Devon Bate is the Founder of SEO Brothers, a leading provider of white-label search engine optimization services and direct SEO services for agencies. SEO Brothers helps businesses enhance their online visibility and achieve top rankings in search engine results. Devon is an experienced SEO professional who helps companies of all sizes achieve their revenue growth goals using SEO and data analytics. Before his role at SEO Brothers, he served as the Lead SEO Specialist at Hoyes Michalos, where he successfully increased the company’s organic performance by 33% year over year and improved its visibility in multiple cities across Ontario.
Here’s a glimpse of what you’ll learn:
- [04:13] Devon Bate shares his journey of starting the SEO Brothers agency
- [07:17] SEO and website ranking strategies
- [09:52] Common mistakes companies make with SEO
- [12:00] Devon explains how they help agencies sell SEO
- [14:37] SEO objections and how to handle them as a company
- [25:08] Transparency with clients and risk reversal strategies
- [30:09] Who are the ideal clients for SEO Brothers?
- [33:03] Devon talks about agency niching and client onboarding
- [40:59] SEO Brothers’ pricing model
In this episode…
As an expanding agency, adding value to your clients is vital to helping them grow. Search engine optimization can be an effective solution for achieving their business objectives while also providing a new revenue stream for your agency.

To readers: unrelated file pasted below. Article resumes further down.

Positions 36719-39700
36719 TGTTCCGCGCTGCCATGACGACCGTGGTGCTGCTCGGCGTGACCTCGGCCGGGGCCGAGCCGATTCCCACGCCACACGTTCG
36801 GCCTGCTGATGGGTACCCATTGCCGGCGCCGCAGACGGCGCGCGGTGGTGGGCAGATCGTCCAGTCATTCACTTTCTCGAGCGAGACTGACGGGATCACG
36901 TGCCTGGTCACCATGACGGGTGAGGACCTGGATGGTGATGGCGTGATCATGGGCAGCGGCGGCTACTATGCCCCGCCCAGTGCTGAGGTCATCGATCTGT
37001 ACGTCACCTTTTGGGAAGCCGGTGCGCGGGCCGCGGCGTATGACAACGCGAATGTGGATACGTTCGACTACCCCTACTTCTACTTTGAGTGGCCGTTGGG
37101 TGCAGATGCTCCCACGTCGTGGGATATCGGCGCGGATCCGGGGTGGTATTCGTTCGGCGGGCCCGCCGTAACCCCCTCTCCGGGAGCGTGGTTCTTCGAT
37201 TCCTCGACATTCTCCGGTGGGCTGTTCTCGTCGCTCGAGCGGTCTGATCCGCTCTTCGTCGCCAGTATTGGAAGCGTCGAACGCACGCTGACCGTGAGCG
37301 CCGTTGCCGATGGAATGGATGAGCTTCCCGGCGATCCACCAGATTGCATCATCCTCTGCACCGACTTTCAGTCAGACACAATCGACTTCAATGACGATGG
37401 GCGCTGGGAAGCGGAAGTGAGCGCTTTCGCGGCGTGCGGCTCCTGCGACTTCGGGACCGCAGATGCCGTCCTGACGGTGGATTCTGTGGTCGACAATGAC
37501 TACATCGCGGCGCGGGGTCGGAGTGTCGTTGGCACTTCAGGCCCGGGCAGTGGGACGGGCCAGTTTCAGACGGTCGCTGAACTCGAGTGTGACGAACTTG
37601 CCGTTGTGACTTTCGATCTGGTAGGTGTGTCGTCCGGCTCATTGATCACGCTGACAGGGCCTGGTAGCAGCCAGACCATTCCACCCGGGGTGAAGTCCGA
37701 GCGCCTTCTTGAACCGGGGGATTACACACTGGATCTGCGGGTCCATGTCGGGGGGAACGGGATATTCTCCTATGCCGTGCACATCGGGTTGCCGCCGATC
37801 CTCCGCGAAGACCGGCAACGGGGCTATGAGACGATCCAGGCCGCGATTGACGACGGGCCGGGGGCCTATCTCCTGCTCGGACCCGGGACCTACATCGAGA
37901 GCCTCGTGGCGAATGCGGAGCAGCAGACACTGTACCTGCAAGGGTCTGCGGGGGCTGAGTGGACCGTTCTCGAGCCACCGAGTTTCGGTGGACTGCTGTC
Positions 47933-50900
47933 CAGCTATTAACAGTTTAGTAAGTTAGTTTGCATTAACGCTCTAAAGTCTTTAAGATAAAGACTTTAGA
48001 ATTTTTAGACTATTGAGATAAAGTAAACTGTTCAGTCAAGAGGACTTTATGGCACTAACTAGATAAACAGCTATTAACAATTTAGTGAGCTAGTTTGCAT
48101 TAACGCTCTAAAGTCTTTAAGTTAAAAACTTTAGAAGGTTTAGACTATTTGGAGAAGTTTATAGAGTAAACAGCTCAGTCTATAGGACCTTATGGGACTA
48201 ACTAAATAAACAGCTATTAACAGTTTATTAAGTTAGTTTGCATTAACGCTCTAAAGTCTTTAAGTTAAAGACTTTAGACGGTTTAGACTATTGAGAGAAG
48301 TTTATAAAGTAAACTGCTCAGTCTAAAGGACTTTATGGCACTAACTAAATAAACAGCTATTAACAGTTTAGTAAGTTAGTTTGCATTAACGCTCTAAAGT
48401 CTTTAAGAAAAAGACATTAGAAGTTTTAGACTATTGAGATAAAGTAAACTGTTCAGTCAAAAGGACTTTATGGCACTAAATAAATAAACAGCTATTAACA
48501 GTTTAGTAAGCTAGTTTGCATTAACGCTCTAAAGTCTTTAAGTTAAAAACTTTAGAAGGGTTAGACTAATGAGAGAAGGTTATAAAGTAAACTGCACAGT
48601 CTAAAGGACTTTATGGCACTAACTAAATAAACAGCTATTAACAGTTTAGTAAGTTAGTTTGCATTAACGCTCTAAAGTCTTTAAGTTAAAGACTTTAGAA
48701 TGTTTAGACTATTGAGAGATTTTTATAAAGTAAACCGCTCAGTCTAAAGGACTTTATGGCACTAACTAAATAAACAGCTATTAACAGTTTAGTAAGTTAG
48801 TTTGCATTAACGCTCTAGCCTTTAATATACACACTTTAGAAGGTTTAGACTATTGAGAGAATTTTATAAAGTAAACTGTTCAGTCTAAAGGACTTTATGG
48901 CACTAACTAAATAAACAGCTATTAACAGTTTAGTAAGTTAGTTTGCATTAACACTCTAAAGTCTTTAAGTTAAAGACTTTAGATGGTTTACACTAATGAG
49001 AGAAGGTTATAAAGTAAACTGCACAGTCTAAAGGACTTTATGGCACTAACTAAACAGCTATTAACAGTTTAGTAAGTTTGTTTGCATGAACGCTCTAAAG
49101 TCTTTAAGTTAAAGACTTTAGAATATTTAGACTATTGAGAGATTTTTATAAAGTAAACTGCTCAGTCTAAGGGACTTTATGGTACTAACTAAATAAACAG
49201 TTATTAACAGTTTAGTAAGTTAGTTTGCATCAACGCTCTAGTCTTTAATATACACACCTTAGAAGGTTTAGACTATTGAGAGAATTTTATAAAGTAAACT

According to Devon Bate, SEO is a great way to help businesses enhance their online visibility and achieve top rankings in search engine results. However, not many agencies offer this service, because it can be particularly challenging to perfect SEO services. He shares how he helps agencies looking to add a new SEO offering or transition from another white-label SEO provider.
In this episode of Inspired Insider Podcast, Dr. Jeremy Weisz sits down with Devon Bate, Founder of SEO Brothers, to discuss how agencies can incorporate a new SEO offering. Devon talks about SEO and website ranking strategies, common mistakes companies make with SEO, how they help agencies sell SEO, and SEO Brothers’ ideal clients.
Resources mentioned in this episode:
- Second Bite Podcast
- Built to Sell: Creating a Business That Can Thrive Without You by John Warrillow
- Built to Sell Podcast
- Leadership Strategy and Tactics: Field Manual by Jocko Willink
- Extreme Ownership: How U.S. Navy SEALs Lead and Win by Jocko Willink and Leif Babin
- “Building a Great Team and More Helpful Insights with Jason Swenk Host of The Smart Agency Master Class Podcast” on the Inspired Insider Podcast
- “[Top Agency Series] Growth Through Acquisitions – What is Your KPI and Northstar? With Jason Swenk” on the Inspired Insider Podcast
- “[Top Agency Series] Most Valuable Advice When Selling Your Agency With Todd Taskey of Potomac Business Capital” on the Inspired Insider Podcast
- “[Sweet Process Series] How to Build a Business That Can Thrive Without You with John Warrillow of Built to Sell” on the Inspired Insider Podcast